New book tells story of Singapore-India ties over 50 years

NEW DELHI - From Sir Stamford Raffles' arrival in Singapore to joint cooperation between Singapore and India in a range of projects, a new volume aims to be an authoritative source on the evolution and future of Singapore-India relations.

The 200-page coffeetable book was launched on Tuesday by President Tony Tan Keng Yam, who is here on a four-day state visit until Wednesday to mark 50 years of diplomatic relations forged since Singapore's independence in 1965.

The book, titled Singapore and India: Towards a Shared Future, is the culmination of two years' work by four researchers from the Institute of South Asian Studies (ISAS), led by ISAS senior research fellow See Chak Mun, who was also a former high commissioner to India.

While it will not be for sale, the volume is available for download from ISAS' website at

ISAS director and history professor Tan Tai Yong, who is Executive Vice President (Academic Affairs) at the Yale-NUS College, said the volume is intended to be a good reference on Singapore-India relations, backed up by authoritative research, interviews and plenty of photographs.

"The book basically traces (the relationship between the two countries) from the early days of the pre-colonial period right up to the present, and is presented not in dry and terse academic format but in a way that will appeal to a range of people," said Prof Tan, who is also a Nominated Member of Parliament.

"Our researchers have worked very hard scouring Singapore, India and elsewhere to find pictures that you will be seeing for the first time in this volume," he said.

Singapore Prime Minister Lee Hsien Loong and Indian Prime Minister Narendra Modi both wrote forewords in the volume. In their remarks, both leaders looked back to how the relationship is centuries-old, stretching even before colonial times, and have only grown stronger since Singapore's independence.

Singapore and India can look back on 50 years of strong and enduring friendship with great satisfaction, the Prime Ministers of both countries wrote. They also expressed confidence about the future of the partnership.

"Since our independence in 1965, the ties between our two nations have continued to deepen," wrote Mr Lee.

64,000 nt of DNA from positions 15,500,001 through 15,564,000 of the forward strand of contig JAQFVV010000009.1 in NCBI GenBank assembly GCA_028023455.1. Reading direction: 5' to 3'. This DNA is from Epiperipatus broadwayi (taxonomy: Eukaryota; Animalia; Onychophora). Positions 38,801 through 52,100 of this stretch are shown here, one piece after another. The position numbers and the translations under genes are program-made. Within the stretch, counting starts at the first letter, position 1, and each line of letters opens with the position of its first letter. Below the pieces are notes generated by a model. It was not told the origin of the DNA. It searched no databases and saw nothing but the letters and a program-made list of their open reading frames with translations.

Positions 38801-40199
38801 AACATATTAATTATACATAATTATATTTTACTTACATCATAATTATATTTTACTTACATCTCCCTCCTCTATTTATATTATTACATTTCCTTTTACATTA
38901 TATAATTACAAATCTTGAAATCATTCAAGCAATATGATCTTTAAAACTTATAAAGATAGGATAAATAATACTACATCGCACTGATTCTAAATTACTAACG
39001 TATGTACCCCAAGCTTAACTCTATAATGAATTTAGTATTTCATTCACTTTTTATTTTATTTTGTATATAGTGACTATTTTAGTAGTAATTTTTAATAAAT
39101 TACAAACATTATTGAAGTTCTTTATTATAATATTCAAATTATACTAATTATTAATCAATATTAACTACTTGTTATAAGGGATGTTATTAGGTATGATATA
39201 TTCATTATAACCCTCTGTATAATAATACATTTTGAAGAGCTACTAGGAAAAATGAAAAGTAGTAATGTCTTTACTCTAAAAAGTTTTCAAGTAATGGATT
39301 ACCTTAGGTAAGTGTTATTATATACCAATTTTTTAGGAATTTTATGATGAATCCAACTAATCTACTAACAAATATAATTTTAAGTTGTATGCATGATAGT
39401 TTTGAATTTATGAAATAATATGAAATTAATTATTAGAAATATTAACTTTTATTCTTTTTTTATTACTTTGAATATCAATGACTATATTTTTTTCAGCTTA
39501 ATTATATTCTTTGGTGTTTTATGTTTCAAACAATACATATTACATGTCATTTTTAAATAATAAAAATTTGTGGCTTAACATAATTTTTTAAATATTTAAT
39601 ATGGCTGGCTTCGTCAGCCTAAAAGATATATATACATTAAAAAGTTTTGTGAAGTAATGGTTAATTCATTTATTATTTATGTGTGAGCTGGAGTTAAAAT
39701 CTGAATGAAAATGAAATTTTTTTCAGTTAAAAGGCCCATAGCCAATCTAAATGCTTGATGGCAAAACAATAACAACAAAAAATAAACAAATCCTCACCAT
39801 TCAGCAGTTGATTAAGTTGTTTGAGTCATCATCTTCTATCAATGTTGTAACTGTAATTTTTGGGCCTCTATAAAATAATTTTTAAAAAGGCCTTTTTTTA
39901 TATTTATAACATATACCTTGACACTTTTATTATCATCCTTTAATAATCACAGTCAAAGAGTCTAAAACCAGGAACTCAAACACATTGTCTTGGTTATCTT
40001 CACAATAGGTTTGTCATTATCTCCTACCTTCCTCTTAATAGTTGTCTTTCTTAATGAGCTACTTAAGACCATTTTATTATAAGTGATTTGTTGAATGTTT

"Our social, cultural religious and familial links are constantly being reaffirmed by such things as the shared love for Kollywood and Bollywood films, or by the work of Indian artisans and sculptors invited (to Singapore) to build and restore local Hindu temples," he added. Kollywood is the popular name for the Tamil film industry, and Bollywood is the popular name for the Hindi film industry.

India's warm ties with Singapore has also led to its greater engagement in Southeast Asia to the benefit of the region, wrote Mr Modi.

"Over the past fifty years, we have built a comprehensive relationship that has contributed to prosperity in our two countries and stability and cooperation in our region," said Mr Modi.

"Singapore has emerged as one of the foremost partners for India's economic transformation and a springboard for India's deeper political and economic engagement with Southeast Asia, which is at the heart of India's Act East policy," he added.

Mr Lee cited how bilateral trade has tripled since India signed its first Comprehensive Economic Cooperation Agreement with Singapore in 2005. Today, many Indian companies base their regional or global operations in Singapore, while Singapore companies in areas like port development, aviation and logistics are active in India.

"As we celebrate the first 50 years, Singapore and India are already looking ahead to the next 50," he wrote.

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